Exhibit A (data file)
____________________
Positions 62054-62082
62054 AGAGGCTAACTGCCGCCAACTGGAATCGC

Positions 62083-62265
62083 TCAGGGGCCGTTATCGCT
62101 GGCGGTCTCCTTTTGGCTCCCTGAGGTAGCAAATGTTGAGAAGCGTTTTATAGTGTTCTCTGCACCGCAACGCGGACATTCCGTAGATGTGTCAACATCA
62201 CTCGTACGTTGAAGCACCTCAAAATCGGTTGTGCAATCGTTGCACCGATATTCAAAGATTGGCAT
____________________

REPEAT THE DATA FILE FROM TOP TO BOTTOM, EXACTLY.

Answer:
Positions 62054-62082
62054 AGAGGCTAACTGCCGCCAACTGGAATCGC

Positions 62083-62265
62083 TCAGGGGCCGTTATCGCT
62101 GGCGGTCTCCTTTTGGCTCCCTGAGGTAGCAAATGTTGAGAAGCGTTTTATAGTGTTCTCTGCACCGCAACGCGGACATTCCGTAGATGTGTCAACATCA
62201 CTCGTACGTTGAAGCACCTCAAAATCGGTTGTGCAATCGTTGCACCGATATTCAAAGATTGGCAT